The Ninth Circuit next considered Magdirila’s argument that the officers’ inventory search was pretext for an illegal investigatory search. The Court explained that “[w]here the district court does not make a finding on a precise factual issue relevant to the Fourth Amendment analysis, we ‘uphold a trial court’s denial of a motion to suppress if there was a reasonable view to support it.’ United States v. Gooch, 506 F.3d 1156, 1158 (9th Cir. 2007).” The Court rejected Magdirila’s contention that there was not a “reasonable view to support” the lower court’s implied conclusion that Officer Robinson’s purpose in conducting the search was administrative rather than investigatory. The Ninth Circuit observed that the Department’s Policy required the officers to impound the vehicle upon determining that Magdirila was unlicensed. Officer Robinson established Magdirila was unlicensed during his initial questioning of Magdirila and decided to impound the vehicle before discovering methamphetamine in the glove compartment. Given the early stage at which Robinson decided to impound the vehicle, the Ninth Circuit found that it was a “reasonable view” of the evidence that Officer Robinson’s intent at the time the vehicle was impounded was administrative rather than investigatory. Id. at 1158.
The Ninth Circuit Court of Appeals accordingly affirmed the denial of Magdirila’s motion to suppress. The Court of Appeals vacated certain conditions of supervised release that the District Court had imposed, and remanded for their revision.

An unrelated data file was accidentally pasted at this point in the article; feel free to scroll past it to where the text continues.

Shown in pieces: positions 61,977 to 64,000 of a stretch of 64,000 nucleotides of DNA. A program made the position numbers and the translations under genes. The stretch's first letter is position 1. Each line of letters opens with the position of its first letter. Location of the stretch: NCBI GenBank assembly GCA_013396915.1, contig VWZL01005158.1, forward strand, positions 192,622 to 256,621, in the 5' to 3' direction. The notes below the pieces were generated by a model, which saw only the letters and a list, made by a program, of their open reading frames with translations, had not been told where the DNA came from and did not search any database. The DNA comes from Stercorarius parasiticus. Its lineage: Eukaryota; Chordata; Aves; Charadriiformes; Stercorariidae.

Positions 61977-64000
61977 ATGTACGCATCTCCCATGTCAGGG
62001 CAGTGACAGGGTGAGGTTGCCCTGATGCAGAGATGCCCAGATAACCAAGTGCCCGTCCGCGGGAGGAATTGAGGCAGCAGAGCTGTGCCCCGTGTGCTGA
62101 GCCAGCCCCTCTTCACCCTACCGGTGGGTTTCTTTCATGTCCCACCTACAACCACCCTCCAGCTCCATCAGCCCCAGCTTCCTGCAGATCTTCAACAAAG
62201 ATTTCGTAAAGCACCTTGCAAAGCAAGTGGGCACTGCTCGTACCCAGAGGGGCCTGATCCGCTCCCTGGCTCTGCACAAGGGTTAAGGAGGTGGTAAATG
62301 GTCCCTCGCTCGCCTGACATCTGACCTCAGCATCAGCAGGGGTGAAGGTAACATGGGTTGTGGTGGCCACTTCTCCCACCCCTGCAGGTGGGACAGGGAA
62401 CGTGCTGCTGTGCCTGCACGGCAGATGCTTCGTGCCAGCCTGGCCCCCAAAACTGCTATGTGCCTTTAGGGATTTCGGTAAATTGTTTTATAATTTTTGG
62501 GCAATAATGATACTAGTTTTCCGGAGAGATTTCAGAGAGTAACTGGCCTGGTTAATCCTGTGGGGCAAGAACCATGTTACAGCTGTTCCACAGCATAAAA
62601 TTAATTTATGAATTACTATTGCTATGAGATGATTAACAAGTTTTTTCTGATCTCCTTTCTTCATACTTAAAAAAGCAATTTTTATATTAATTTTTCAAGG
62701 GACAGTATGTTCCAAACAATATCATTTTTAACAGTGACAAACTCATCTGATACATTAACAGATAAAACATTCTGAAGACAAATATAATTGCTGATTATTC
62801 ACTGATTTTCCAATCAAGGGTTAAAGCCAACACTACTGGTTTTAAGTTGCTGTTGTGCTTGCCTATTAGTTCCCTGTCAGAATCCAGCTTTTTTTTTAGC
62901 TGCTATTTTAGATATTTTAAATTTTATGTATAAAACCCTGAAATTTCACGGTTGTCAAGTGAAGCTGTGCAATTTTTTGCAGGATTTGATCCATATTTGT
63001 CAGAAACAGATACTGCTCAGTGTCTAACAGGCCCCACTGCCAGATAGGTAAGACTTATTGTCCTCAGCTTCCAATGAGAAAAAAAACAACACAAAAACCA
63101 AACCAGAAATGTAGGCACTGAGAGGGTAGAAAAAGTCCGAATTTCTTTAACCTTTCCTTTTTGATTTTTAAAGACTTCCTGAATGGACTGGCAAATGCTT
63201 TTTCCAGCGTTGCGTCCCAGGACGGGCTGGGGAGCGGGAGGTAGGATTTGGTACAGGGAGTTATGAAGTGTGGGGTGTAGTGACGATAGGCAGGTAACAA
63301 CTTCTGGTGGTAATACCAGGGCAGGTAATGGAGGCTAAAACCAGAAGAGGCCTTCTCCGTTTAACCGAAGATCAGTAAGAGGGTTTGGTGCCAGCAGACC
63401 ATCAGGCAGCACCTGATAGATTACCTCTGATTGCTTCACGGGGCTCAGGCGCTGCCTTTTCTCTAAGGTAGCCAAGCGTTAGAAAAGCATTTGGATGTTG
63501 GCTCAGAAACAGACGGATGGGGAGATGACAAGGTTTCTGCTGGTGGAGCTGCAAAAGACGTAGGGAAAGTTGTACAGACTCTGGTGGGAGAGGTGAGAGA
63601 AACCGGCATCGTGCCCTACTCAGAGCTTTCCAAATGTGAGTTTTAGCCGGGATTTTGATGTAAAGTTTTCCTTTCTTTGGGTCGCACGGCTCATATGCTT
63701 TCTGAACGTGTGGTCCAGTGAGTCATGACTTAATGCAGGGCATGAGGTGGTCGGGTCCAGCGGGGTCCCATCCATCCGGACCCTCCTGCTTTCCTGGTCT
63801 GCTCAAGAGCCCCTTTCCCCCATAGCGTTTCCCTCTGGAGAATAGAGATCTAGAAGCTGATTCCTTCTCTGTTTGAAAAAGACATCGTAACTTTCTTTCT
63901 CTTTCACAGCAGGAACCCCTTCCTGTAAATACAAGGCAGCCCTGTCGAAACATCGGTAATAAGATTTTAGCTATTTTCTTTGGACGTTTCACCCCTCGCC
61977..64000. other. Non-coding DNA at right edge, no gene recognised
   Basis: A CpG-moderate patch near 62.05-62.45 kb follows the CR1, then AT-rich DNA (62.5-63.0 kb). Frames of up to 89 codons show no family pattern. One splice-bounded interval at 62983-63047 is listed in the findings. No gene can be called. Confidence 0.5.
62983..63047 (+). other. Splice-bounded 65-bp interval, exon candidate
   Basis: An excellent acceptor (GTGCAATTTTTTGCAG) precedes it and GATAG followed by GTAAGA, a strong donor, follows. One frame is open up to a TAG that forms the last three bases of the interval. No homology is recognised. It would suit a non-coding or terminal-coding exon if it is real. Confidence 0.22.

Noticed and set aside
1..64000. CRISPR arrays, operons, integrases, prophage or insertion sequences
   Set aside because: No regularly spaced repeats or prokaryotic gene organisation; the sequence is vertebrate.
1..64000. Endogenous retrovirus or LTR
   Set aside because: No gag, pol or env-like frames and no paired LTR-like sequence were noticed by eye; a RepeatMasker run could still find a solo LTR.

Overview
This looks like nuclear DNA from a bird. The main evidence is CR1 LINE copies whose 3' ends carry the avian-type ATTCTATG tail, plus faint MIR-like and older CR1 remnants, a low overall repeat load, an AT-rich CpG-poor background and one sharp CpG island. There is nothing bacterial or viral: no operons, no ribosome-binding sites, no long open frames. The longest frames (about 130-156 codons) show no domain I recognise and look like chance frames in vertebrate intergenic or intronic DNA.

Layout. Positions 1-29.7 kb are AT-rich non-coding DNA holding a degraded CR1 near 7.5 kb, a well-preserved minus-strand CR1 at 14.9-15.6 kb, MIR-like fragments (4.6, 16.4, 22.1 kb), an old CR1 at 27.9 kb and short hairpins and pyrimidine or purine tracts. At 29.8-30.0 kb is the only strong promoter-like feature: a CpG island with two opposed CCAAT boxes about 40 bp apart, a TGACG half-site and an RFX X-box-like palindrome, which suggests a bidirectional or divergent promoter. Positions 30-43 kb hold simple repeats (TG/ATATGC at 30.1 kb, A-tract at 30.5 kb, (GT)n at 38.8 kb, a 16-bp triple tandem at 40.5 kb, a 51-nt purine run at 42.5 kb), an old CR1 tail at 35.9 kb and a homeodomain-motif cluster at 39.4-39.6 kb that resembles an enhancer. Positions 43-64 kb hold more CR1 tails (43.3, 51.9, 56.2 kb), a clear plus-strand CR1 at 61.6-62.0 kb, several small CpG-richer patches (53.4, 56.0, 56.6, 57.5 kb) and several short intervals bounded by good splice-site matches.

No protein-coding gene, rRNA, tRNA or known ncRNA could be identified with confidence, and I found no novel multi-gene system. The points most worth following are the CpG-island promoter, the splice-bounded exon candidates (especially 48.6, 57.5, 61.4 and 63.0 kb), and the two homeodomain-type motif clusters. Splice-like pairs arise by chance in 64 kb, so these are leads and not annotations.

HOW THIS AFFECTS YOUR AGENCY
Agencies should observe that the Ninth Circuit has held that, although minor noncompliance with department policies does not invalidate an otherwise lawful inventory search, inventory searches that “materially deviate” from department policy can be invalid. United States v. Garay, 938 F.3d 1108, 1111 (9th Cir. 2019). The Court held here that, by creating a list of recovered items and incorporating it into a CHP 180 form, the officer complied substantially with the policy’s direction to inventory the property in the impounded vehicle. The emphasis should be on detailing the items in the vehicle explicitly in an inventory search. Moreover, officers should be made aware of department policy pertaining to this context, and updated on any changes to the policy, to avoid approaching the material deviation conduct prohibited by Garay. It should be noted, however, that the minor deviation from the policy could have been avoided in this instance by listing all inventoried property on the CHP 180 form.
Agencies should also observe that upon establishing that the driver did not have a license, the immediacy of the officer’s decision to impound the vehicle made it a simple matter for the Ninth Circuit to determine that the search was administrative rather than investigatory. Had the officer determined at a later stage to impound the vehicle, or had the connection between the discovery of the unlicensed driver and the decision to impound been more tenuous, the Court might have considered the officers to have conducted an invalid investigatory search.
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 2020 U.S. App. LEXIS 19477 (9th Cir. June 23, 2020).
 Because the Ninth Circuit held the inventory search was proper, the Court did not address the Government’s alternative arguments that (1) the police were entitled to search the glove compartment because of the passenger’s parole search condition, or (2) the evidence would have been inevitably discovered.